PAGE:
Sunday, September 12, 2010

Living in Costa Rica - Best and Worst (for now)

People often want to know "the worst" and "the best" about living in Costa Rica - unfortunately, this list changes, depending on what kind of day you're having :-S.
So, my list for today is all about the unexpected...

Three of the best things about living in Costa Rica:
- sharing a moment with others while waiting for or riding a bus. Or shopping. Or watching a tope. I love it that so many people get a gleam in their eye, for no apparent reason. Then a smile, then sometimes a comment about the line, or the weather, or whatever, that sometimes leads to a lovely conversation.
- the fiestas that never seem to stop! The new year starts with the end of Christmas fiestas, then continues through school summer break. Then fiestas leading up to lent. You would expect things to quiet down during lent, but noooo! It's *summer,* and March is a *huge* month for weddings, horse fairs, and other celebrations. Then Easter! It is the biggest week for family vacations to the beach, as well as religious parades. May slows down a bit, but there are still plenty of fiestas. Then June and July have major events - Guanacaste day, and San Juan's little summer. August sees patron days in San Ramon and several other cities. The entire month of September is Independence Month, with clean buildings and parks, flags and buntings streaming, parades and fireworks. October and November seem to build up to Christmas, and December is chock full of fiestas!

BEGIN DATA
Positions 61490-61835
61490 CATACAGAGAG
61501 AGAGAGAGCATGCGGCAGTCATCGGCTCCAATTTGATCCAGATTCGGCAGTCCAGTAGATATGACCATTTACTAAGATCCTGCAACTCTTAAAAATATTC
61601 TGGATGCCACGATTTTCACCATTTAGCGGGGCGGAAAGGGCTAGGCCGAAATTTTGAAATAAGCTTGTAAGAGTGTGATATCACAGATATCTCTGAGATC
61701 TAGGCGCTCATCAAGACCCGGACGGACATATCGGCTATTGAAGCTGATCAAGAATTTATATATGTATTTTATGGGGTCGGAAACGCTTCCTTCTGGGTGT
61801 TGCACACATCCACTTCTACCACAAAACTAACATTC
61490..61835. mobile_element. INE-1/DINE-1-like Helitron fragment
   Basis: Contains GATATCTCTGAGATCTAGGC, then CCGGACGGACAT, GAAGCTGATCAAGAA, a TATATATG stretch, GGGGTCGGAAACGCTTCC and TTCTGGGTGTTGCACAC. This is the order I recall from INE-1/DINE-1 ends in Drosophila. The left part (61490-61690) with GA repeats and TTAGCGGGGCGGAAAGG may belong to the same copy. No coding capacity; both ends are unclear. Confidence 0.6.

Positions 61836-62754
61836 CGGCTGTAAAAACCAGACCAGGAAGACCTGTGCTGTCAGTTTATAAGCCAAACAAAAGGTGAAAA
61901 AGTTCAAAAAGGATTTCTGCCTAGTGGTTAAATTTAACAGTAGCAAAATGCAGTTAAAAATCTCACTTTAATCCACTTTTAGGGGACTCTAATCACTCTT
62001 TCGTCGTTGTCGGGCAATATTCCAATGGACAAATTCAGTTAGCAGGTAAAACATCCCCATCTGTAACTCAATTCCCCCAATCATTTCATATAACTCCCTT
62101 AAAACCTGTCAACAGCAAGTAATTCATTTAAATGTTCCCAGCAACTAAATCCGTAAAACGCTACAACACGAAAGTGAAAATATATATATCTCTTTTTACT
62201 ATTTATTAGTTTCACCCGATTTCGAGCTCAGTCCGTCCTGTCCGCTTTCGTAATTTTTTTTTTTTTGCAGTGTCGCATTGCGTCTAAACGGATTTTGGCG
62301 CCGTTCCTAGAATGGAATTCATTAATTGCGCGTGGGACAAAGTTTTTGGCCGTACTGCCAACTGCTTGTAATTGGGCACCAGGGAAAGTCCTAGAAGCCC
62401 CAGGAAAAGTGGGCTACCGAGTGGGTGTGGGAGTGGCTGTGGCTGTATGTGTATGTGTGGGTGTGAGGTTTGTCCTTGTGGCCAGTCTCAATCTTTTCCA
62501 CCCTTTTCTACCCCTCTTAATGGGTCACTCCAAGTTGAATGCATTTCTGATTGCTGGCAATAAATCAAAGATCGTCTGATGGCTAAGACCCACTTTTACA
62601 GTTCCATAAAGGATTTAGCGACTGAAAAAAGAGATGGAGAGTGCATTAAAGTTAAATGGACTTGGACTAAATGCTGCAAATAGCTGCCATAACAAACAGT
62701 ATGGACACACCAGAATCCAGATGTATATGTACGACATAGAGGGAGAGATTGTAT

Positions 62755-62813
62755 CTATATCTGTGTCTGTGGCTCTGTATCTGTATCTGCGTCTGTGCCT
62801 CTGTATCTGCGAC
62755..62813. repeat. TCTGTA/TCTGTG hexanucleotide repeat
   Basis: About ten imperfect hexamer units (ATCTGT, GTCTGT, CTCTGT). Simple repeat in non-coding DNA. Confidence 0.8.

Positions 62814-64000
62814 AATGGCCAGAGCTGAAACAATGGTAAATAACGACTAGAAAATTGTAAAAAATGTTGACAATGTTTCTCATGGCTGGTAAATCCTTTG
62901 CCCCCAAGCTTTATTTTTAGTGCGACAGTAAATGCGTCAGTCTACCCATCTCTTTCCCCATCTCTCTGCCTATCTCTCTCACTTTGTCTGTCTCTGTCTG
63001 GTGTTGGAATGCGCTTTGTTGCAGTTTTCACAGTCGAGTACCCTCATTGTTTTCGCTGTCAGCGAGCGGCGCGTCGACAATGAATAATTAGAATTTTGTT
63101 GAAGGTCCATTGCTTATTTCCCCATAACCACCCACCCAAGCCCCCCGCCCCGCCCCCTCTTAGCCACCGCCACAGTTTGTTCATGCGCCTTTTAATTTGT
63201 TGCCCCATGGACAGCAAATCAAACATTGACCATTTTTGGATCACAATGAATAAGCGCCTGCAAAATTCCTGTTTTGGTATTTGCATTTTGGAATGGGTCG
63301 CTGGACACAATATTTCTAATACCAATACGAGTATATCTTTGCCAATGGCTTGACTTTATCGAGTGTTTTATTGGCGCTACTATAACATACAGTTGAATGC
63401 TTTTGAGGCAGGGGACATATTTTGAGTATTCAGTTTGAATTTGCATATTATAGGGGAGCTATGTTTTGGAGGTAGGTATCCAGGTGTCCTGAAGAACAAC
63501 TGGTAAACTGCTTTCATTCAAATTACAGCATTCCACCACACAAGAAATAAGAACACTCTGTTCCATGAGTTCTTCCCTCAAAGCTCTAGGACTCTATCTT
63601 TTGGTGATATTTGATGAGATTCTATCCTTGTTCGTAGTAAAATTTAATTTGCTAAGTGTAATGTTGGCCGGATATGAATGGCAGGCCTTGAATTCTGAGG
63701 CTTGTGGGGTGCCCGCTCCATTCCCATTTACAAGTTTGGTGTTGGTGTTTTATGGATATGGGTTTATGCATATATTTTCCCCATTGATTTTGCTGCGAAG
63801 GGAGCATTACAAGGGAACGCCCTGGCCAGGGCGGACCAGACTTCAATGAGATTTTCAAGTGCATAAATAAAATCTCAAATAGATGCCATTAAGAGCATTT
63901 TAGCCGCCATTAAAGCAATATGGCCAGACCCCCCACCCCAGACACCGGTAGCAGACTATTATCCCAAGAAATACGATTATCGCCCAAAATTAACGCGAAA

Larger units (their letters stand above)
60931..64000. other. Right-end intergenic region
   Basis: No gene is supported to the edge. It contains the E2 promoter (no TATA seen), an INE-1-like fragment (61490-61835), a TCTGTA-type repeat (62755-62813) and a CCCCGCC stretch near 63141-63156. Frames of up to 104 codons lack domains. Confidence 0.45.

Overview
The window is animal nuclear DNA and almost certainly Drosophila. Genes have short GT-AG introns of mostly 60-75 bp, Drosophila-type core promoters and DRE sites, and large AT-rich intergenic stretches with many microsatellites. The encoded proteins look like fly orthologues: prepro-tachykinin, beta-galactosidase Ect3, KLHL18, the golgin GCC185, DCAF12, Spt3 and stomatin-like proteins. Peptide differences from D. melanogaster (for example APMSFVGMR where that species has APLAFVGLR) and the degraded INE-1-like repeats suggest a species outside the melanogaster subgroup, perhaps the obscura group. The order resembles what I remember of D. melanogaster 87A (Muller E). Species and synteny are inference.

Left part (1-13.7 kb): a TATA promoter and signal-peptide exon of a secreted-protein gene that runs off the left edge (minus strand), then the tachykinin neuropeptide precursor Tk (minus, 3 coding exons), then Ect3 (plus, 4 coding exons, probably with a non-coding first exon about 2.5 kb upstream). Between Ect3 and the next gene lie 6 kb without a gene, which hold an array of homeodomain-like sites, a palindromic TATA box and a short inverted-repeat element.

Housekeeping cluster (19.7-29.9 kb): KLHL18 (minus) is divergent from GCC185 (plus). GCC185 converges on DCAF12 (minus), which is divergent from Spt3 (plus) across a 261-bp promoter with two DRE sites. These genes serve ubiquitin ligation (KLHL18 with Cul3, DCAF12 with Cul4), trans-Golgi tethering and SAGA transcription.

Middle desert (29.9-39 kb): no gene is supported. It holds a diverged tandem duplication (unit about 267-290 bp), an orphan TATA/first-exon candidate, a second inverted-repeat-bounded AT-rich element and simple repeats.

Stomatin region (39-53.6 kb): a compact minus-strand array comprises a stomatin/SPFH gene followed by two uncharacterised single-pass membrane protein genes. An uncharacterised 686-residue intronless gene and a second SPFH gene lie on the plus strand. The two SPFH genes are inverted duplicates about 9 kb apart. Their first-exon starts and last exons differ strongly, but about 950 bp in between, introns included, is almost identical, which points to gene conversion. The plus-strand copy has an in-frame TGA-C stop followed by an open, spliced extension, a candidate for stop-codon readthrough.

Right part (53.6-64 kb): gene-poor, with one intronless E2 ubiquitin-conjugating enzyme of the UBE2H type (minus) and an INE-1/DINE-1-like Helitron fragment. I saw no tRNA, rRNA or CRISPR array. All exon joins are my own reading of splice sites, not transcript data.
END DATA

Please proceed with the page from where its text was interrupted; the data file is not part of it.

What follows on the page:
- the bus system! Every time I really think about this, I have to laugh at myself. I used to practically *live* in my car - drove since the age of 9; I never used a bus (except for school, and then only until I could legally drive). Now, in Costa Rica, I have yet to drive a car. And I get a special thrill out of finding a new way to get somewhere by bus. So call me weird.

Three of the worst things about living in Costa Rica:
- news from USA. More and more, I find that news from the states is just plain depressing. The rest of the world seems so much more sane by comparison. But that might be because I am less vested in the details of the rest of the world.
- cherries and blueberries. Unattainable at a reasonable price, and even if you could bring yourself to pay $25 for a handful, you could only do this for a very short time each year. Mitigated by luscious, year-round mangoes :-)
- that uncomfortable feeling when you think you should know what to do in a situation, but you don't. When and how do you invite someone to coffee? What do you do to thank someone for an invitation? How closely do you calculate time spent on a job, and therefore determine pay? What hints are you missing? It's a minefield...

These are some of the things that were unexpected - let's not forget that the original reasons for even investigating Costa Rica as a place to live still hold:
- We can live (really live) together, as we like, spending real time together
- Medical care is excellent and affordable

and the expected difficulties:
- culture shock - yes, it still attacks, but less frequently, and less severely. And it is more recognizable each time, and therefore more easily dealt with.
- safety, and the necessary suspicion that goes with it - this is still hard to accept and live with, but it is becoming a more natural part of life. I'm telling myself that is a good thing.

No comments: